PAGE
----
New Restaurant Harvist Aims to Continue Harlem's Culinary Growth
HARLEM — As a kid growing up on Long Island, Cassandra Quinlan-Ashford relished Sundays, when she would come to Harlem with her minister parents. After church they'd hit now-shuttered local restaurants familiar to longtime Harlemites such as Pan Pan, Wells and even an eatery hidden in a brownstone.
"You'd walk inside and there was this whole other world. The owner would be cooking fried chicken and potato salad. There'd be some guys playing dominoes and some women talking in the back," said Quinlan-Ashford. "I want to bring some of that back to Harlem."
As the executive chef of Harvist, a new restaurant that is part of My Image Studios LLC (MIST), a $21 million performance space at 40 West 116th St. between Lenox and Fifth avenues, Quinlan-Ashford said her first menu reflects that old-Harlem vibe.
"The menus are a reinterpretation of my Southern background mixed with my American cuisine training," said Quinlan-Ashford who has worked at Judson Grill, Aquavit and Tabla.
Quinlan-Ashford calls it "rustic American with a low-country influence."
Take the pork osso buco for example. The pork shank is braised with beer and chicken and veal stock. Underneath is a layer of black-eyed peas with mushrooms and bacon topped with pear salsa made with cilantro and red onions.
Shrimp and grits is another soul-food classic. Quinlan-Ashford makes hers with prawns with the head on, served with slab bacon soaked in buttermilk and fried. The millet grits are straight from North Carolina.
"We make sexy, creamy grits," Quinlan-Ashford said.
After a couple of nights of trial runs, Harvist opens to the public Thursday night.
"This will be one of the top-flight restaurants in Harlem," said Roland Laird, MIST's chief executive officer.
On a busy day before a family and friends dinner, Quinlan-Ashford, in her first executive chef position, has been at the restaurant since early morning.
The line chefs snap to attention when she enters the kitchen. One is cutting greens, the butcher is preparing the pork shank for the osso buco. Quinlan-Ashford is trying to get a maintenance worker to fix a clock in the kitchen.
"I don't think it has sunk in yet. We are all about trying to get ready to make this right," she said.
Harlem is in the midst of a restaurant boom and Quinlan-Ashford realizes that Harvist will be compared to other establishments such as celebrity chef Marcus Samuelsson's Red Rooster Harlem.
"We are a different beast, a different animal," she said about the comparison. She envisions the restaurant more in line with Laird's vision as Harlem's living room as opposed to the celebrity glare surrounding Red Rooster.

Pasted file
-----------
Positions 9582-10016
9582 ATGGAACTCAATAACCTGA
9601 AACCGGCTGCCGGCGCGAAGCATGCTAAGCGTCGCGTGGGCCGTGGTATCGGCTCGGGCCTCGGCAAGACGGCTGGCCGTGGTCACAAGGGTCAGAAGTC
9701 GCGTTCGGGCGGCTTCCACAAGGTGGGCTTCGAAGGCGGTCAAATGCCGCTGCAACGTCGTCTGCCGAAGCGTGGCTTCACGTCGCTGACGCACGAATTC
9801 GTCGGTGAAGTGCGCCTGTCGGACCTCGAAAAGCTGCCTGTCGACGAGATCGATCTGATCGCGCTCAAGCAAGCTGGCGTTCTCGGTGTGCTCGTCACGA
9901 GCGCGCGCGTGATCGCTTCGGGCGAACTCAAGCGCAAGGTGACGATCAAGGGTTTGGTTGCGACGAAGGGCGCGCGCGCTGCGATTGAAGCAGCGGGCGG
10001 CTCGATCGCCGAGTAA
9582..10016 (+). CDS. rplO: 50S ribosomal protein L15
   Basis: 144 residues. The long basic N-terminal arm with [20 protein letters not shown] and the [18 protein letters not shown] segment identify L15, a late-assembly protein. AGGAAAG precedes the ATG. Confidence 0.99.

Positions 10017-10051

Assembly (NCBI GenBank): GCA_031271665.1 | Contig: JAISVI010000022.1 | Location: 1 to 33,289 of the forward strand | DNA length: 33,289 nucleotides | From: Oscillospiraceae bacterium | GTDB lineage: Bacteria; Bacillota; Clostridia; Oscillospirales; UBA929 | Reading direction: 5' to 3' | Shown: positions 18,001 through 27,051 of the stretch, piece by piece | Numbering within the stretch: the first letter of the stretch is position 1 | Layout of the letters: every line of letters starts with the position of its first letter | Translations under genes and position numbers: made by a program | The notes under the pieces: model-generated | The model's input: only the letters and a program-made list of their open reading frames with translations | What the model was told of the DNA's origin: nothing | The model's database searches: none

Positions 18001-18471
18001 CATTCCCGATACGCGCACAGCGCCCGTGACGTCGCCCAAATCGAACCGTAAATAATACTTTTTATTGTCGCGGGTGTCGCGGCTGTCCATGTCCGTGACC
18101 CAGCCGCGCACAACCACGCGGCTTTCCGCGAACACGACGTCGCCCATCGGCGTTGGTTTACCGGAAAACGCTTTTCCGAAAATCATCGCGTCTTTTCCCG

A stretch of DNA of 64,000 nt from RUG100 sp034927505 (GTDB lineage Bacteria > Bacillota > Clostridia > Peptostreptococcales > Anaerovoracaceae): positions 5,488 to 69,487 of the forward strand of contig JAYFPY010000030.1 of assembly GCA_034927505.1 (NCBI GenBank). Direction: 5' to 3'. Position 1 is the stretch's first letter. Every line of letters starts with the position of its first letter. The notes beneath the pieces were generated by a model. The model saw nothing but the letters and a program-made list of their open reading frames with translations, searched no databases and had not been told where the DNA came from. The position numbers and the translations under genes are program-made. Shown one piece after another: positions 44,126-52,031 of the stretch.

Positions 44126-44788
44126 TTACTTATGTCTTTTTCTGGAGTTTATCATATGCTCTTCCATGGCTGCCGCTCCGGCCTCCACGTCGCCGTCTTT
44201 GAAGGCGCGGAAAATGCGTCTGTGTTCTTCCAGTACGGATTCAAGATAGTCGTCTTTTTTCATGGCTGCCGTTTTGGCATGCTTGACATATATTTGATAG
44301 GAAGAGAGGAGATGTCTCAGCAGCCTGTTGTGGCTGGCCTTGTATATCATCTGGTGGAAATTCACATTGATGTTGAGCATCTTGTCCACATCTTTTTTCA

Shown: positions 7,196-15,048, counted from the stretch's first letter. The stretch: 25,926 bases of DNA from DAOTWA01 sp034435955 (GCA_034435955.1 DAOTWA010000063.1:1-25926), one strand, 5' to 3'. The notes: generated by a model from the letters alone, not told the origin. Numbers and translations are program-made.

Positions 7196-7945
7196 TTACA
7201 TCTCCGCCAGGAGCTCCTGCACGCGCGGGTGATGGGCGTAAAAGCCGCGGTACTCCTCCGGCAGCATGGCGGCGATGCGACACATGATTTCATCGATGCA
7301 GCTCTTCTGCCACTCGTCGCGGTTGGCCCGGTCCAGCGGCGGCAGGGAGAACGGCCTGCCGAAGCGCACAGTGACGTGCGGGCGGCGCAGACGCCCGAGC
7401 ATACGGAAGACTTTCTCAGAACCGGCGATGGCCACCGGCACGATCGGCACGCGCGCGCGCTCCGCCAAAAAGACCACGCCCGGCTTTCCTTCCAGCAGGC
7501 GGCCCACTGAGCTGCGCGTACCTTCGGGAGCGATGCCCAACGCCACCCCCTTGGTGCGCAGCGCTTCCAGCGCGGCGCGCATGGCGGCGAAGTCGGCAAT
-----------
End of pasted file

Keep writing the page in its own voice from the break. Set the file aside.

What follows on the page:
"We are more casual. We have a different vibe," said Quinlan-Ashford."Maybe you'll come here after seeing one of the shows at the theater or you'll come here for dinner and see that we have a show going on and buy a ticket."
Laird said he sees the restaurant as a continuation of the growth that has occurred in Harlem.
"We want Harlem to be a restaurant destination the way Midtown is. To do that, we all have to be on point," he said.
The menu at the restaurant will change with the seasons. Quinlan-Ashford is working on her spring menu now and is already planning trips to the green market to pick out the freshest, in-season vegetables.
Mic Sean, CEO and creative director of the High End Agency, which produces comedy shows at MIST, was dining at the restaurant Wednesday with friend Lindsay Marie.
Sean was impressed with the filet mignon and the sweet potato and apple cobbler.
"I liked the presentation and the ambience of the restaurant," he said. "This is filling a void in Harlem."
Marie said the venue added an "artistic and cultural value" to the experience that it's hard to get elsewhere. "It's a jewel of Harlem but it's going to attract people from all over the city," she said.
Quinlan-Ashford said she might not have taken the job if it wasn't in Harlem. Hiring and training kitchen staff from the area is one of her major goals.
"It's not just about the food. I have the opportunity to train people and give people jobs," Quinlan-Ashford said of her staff of 20 that will likely grow. "We are building from the ground up."